What makes a 10x programmer?

There has always been a huge range of productivity and quality amongst programmers, and in the old days was estimated at a 20:1 range. In the field of the Arts there is more than 1000:1 range in skill; in fact, it is impractical to compare skill in the arts as it is subjective, but at an objective level there are obvious signs of superhuman capabilities, especially in music composition (which is a different kind of “programming”). Take for example Donizetti’s composition of “Don Pasquale” in around two weeks which is like writing 50,000 lines of code in 2 weeks, an incredible feat one of the greatest artistic achievements of all time. So 10x for programming doesn’t sound unreasonable at all.

An environment where peace and quiet are available is very important for productivity, but putting a lousy programmer in a quiet environment still won't fix their code. Having studied a lot of code, i have determined that great programmers all use the same fundamental technique. The purposed of this technique is to generate fewer errors during authoring and a more regular code structure that also makes it faster to write as the code follows a more regular pattern. Keep in mind that approximately 85% of your time as a programmer is spent fixing your own mistakes. If you learn to write in a way that has near zero errors, you will be 8x faster that you were before, so that is well on your way to 10x.

This technique is not taught in school or even in books. The technique can be roughly described as "complexity reduction". As N. Wirth pointed out in his famous book "Algorithms + Data structures = Programming", all programs break down into these two parts: Algorithms and Data Structures. The fundamental algorithms of most commercial programming tasks are pretty simple. 99% of us programmers are not building vision systems or trying to translate from english to other languages... most of us have pretty simple algorithms to follow, like “sort this table of sales results in descending order and take the top 10”. Also, most of the data structures we use are often fairly simple, like a table of transactions for the month. So given that the majority of business programming tasks have simple data structures and simple algorithms all the programs should be more or less identical when you remove the skin. Programmers build a bridge from the customer problem space to the final API of the operating system or environment that is being used. Some programmers construct a bridge that goes nearly straight between these two endpoints, and others create a more wandering path.

The best programmers minimize the number of variables, the number of layers, and through a gradual reduction process create less code, that is clearer and cleaner in purpose. This reduction process is fairly mechanical, and all the best programmers instinctively do it, while bad programmers don't see the reduction process. In the old days of circuit design, you would use Karnaugh maps to reduce the number of gates to express a truth table, the best programmers are doing the same exact kind of thing in their head to minimize the total amount of logic and layers.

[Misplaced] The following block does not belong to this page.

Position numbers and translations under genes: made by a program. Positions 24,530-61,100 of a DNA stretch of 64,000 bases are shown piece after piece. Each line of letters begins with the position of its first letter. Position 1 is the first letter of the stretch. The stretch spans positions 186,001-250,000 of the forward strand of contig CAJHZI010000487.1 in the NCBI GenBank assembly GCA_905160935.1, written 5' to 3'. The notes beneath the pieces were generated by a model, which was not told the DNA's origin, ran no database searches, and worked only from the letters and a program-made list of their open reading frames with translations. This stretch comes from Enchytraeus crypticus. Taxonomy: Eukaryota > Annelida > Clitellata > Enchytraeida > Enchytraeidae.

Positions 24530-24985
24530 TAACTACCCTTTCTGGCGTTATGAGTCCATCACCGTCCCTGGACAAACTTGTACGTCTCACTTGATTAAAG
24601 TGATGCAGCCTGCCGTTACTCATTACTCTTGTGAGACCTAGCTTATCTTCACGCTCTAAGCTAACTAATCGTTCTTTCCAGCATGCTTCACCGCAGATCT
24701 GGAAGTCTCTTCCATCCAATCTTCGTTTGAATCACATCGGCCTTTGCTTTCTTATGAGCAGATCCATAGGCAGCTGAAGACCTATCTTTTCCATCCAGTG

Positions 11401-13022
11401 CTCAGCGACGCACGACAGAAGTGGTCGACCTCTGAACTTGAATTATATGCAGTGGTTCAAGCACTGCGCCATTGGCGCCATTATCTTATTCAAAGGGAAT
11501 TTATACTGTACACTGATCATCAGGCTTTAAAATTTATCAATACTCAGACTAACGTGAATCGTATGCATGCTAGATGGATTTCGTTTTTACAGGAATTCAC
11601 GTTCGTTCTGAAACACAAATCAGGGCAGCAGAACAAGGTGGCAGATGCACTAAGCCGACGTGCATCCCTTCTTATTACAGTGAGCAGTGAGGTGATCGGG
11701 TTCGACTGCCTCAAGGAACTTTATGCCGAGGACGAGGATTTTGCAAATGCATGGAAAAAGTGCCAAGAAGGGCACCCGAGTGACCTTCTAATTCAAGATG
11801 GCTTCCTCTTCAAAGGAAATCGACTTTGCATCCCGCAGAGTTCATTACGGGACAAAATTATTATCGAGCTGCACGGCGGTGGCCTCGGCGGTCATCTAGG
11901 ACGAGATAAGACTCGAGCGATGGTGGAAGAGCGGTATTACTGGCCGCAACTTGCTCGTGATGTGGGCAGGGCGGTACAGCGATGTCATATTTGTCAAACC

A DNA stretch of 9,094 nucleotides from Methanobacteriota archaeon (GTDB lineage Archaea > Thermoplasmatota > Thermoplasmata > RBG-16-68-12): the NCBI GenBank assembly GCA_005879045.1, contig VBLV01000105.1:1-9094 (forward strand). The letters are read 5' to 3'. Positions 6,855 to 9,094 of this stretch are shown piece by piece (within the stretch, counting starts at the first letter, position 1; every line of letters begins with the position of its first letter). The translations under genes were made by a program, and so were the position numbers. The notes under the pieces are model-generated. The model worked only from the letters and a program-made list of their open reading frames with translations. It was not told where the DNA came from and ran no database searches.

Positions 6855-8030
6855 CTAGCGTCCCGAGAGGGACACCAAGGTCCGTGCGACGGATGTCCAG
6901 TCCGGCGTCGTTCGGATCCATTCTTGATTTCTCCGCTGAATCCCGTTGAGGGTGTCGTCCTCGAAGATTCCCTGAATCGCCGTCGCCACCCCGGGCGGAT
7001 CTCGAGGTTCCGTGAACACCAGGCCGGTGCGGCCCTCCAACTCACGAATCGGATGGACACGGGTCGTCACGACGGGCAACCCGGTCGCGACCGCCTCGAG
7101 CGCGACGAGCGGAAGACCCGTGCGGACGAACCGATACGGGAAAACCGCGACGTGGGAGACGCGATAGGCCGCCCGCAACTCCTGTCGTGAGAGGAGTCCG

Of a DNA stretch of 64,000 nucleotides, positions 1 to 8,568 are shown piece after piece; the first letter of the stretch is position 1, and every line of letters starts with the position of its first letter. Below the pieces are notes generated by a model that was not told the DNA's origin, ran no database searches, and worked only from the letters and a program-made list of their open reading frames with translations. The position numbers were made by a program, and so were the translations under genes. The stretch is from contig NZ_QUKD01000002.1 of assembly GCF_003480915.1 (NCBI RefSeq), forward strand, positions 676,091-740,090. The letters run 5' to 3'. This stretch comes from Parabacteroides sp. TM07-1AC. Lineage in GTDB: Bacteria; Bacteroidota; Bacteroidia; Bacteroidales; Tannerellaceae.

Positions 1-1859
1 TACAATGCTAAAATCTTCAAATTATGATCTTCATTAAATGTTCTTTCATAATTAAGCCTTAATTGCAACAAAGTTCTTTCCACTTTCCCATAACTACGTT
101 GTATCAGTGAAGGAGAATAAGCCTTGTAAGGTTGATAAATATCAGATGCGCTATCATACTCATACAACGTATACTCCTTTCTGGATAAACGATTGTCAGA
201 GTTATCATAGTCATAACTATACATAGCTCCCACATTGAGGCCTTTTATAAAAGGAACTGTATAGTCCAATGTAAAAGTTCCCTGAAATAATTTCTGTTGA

Could we improve the skill of programmers? Can this be taught? Absolutely. But in order to learn you have to be willing to learn first, and a lot of people think that because they got a program working that it is "good enough". Most people feel that however ugly, long-winded, and tortuous the path was, is unimportant.

Imagine in the arts and crafts if execution of the raw task was only considered. So Barbra Streisand and Celine Dion would be underbid by sandpaper-voiced tonal disasters, because "hey, they sing the same words and get through the song ok". Thank goodness in music and art we have a lot of freedom to choose what we listen to, and talented people tend to get a large following.

Because so few people can quickly read the work of other programmers (usually because the code is so long and complex), we live in an era where code quality is invisible, and the sublime skill that exists in some people is completely unrecognized. Without recognition, how can training get anywhere? In bridge building, connoisseurs all admire the work of Robert Maillart. Look him up, that guy was incredible in the early 1900’s; a real fusion between art and science. The engineering fields don't get the recognition they deserve for the elegant, artistic work that exists. How about the Hetch Hetchy water system of San Francisco, that sends water 160 miles away almost completely powered by gravity? That is insanely clever. A modern wonder of the world if you ask me.

It is unfortunate that so few companies have the luxury of having two or more teams working on the same problem so that the best team can be identified. Usually we see only one team, and so objectively speaking one is often in mystery as to how good the team is. Interestingly enough, back in the days of Thomas J. Watson at IBM, when a critical task came up, he would typically put 3 teams on the task, and whichever lab won the contest, got an increase of staff and money. This approach worked very well for IBM, which was basically a monopoly at the time, and kept the internal teams at a very high level of energy. I worked on an IBM project after Watson's retirement, and by then the management of IBM had so deteriorated in integrity and guts that every team had to be a winner.